The Survey: Social or Sociological?


Thesis Process

The story of the rise and fall of the social survey parallels that of the rise and fall of womens’ contributions to early sociological theory and practice. Some recent scholarship (Deegan, MacLean and Williams, Sklar) has focused on this subject in greater depth in its implications for the profession of social work. But in this case the diminishment also has strong implications of the strategic elimination of women’s contributions to the renaissance period of the “New Museum” at the turn of the 20th century, which has not been explored at any length in scholarly literature. One of the key innovations on sociological study spearheaded by settlement residents was its usability as empathetic, reform-aimed exhibition data. The move away from conducting studies as an attempt to influence legislative action erased the memory and performance of these innovative methods in sociological use and effectively ended the popular exhibition impulse within the sociology field for at least several decades.

This story has been told previously through the lens of events that occurred in Chicago, and like much of the existing literature on settlements, Hull-House plays an important role. I will reitierate and expand upon this existing analysis because of its well-documented nature and significant, nationwide impact. The robust personal and professional networks of women reformers and settlement staff, as well as the outsized impact of the University of Chicago department of sociology on the national practice of the discipline, make this a micro history with macro implications. Ok, that’s the intro.

Part 2: Settlement innovations

The story begins in 1895, with the publication of the groundbreaking Hull-House Maps and Papers, a collection of social surveys produced by the residents of Chicago’s Hull-House. Also in this year, Graham Taylor was moved to begin offering lecture programs in the training of social workers at Chicago Commons, a “twin to the old Hull-House.” [When did Addams become president of National Conf on Charities and Corrections?] Sklar argues that it has not received enough attention; it was diverse in subject, it had multiple reputable authors; it championed statistics as data sources alongside its interpretation in terms of philosophy and personal experience; it was intended for general consumption and even the maps came in each edition; it especially revolutionized the portrayal of data in the form of maps, which “conveyed more than information. They also communicated moral imperatives, [Sklar, “Hull-House Maps and Papers: Social Science as Women’s Work in the 1890s”, 123] which put urgent weight behind them. The residents of Hull-House and other settlements understood the power of data exhibition [Wade, “The Heritage from Chicago’s Early Settlement Houses,” 418, 434]. They meant to “translate facts into social action” and they embedded themselves in local institutions to ensure it [Wade, “Heritage,” 417, 421]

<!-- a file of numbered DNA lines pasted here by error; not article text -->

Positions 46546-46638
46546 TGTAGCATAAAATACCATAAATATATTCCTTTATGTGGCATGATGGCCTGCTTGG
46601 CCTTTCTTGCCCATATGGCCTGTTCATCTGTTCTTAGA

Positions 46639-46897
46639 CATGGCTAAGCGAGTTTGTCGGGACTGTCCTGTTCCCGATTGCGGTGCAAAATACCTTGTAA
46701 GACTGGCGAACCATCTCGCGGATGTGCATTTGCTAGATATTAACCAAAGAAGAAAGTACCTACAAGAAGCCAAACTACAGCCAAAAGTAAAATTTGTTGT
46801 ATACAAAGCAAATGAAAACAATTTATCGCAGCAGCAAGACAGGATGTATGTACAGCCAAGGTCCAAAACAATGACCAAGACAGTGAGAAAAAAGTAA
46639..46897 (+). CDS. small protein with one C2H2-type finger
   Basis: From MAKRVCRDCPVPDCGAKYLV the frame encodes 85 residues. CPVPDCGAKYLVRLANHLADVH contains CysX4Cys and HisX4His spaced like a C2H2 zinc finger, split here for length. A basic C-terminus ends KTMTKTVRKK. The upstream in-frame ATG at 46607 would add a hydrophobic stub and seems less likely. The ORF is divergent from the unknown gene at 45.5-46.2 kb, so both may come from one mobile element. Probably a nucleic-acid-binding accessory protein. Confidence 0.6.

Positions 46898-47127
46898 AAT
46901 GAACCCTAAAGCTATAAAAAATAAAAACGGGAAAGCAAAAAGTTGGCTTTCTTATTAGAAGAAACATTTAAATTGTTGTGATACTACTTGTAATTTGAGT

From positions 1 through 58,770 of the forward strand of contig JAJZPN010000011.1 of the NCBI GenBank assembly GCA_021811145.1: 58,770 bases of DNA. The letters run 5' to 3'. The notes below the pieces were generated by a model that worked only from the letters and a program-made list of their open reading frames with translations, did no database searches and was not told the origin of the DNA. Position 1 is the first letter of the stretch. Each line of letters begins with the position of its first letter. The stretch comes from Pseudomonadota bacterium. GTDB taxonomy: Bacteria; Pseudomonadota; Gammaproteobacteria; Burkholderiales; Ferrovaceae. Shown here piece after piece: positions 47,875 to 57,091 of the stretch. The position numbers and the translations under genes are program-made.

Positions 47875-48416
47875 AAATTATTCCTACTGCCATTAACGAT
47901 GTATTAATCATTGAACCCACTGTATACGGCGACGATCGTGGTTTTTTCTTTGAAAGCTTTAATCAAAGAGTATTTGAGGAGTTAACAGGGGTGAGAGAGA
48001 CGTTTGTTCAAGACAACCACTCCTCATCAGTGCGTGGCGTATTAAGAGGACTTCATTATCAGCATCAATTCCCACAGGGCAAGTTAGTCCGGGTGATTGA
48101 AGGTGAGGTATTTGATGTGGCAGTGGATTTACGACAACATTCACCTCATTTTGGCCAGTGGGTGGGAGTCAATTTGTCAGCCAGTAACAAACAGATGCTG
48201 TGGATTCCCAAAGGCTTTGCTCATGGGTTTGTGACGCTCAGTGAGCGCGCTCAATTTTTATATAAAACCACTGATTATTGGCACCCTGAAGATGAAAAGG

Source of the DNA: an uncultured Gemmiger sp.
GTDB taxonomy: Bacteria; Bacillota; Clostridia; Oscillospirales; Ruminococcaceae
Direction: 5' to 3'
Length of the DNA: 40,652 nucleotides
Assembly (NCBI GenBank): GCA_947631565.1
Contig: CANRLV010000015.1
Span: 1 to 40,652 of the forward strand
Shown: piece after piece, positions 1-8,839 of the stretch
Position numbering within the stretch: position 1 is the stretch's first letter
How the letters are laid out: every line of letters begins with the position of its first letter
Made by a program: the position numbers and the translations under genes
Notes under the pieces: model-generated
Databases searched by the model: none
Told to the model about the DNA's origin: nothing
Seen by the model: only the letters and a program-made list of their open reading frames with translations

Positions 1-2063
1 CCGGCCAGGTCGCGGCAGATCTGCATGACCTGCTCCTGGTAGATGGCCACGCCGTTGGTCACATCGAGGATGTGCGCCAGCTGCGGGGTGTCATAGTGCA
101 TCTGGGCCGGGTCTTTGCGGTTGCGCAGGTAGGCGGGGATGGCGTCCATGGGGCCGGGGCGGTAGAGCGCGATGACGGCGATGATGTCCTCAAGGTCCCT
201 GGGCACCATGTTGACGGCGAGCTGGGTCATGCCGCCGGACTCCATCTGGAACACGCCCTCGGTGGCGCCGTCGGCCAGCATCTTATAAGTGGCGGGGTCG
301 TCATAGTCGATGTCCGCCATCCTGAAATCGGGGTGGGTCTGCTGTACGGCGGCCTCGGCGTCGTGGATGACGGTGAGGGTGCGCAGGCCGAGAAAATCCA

The other, parallel innovation alongside the social survey was the creation of a social welfare training school by Graham Taylor of the Chicago Commons. The school, which would be become known as the Chicago School of Civics and Philanthropy, had its roots in professional lectures carried on at Chicago Commons. The school’s research laboratory was begun in 1907 with a grant from Russell Sage Foundation, and its Social Museum was founded in 1910 on the example of the Harvard Social Museum. His was not the first social service training school, but it closely connected the various progressives and settlement workers in Chicago across institutions and underscored an education in field work as imperative to the burgeoning professional social worker. Taylor himself was embedded within Chicago institutions: he taught in the extension department of U of Chicago from 1902 to 1908 and served as director of the Chicago Public Library after 1906 [Wade, Graham Taylor, 127]. The CSCP offered classes on exhibition, data collection, etc and also put out a guidebook to help groups make their own exhibit in addition to renting them out.

Part 3: The reformist ends and means

The exhibits worked. Examples of legislative reform brought on by the settlements of the time [Wade, “Heritage”] Embeddedness in various city departments spread demand for surveys

Part 4: Criticism of social survey

But the social reform end-goal aspect of the social survey as deployed by settlements was distasteful to some, who decried it as inconsistent in results and method; unscientific in its subjectivity; and overly politicized. Not all criticisms contained all three aspects; for example, Park criticized the subjectivity and reform ends, but didn’t have much to say about the method, since he completely ignored it. Jeter criticized the method and inconsistency but embraced the reform ends.

Part 5: Social science research in flux

Wade shares Jean Adams’s opinion that the Russian Revolution and the world war changed the trajectory of social work away from the goal of social reform as well as toward the sirens call of professional status, an action which has ramifications for the development of the discipline that radiate down today (“Heritage,” 437-438).

Institutional changes, especially the closing of the CSCP/ integration as GSSSA at U Chicago.

Professionalization and the diminishment of women- dismissing their contributions (men), folding their methods into those of men and then the networks disappear (women). Everybody contributed to the decline.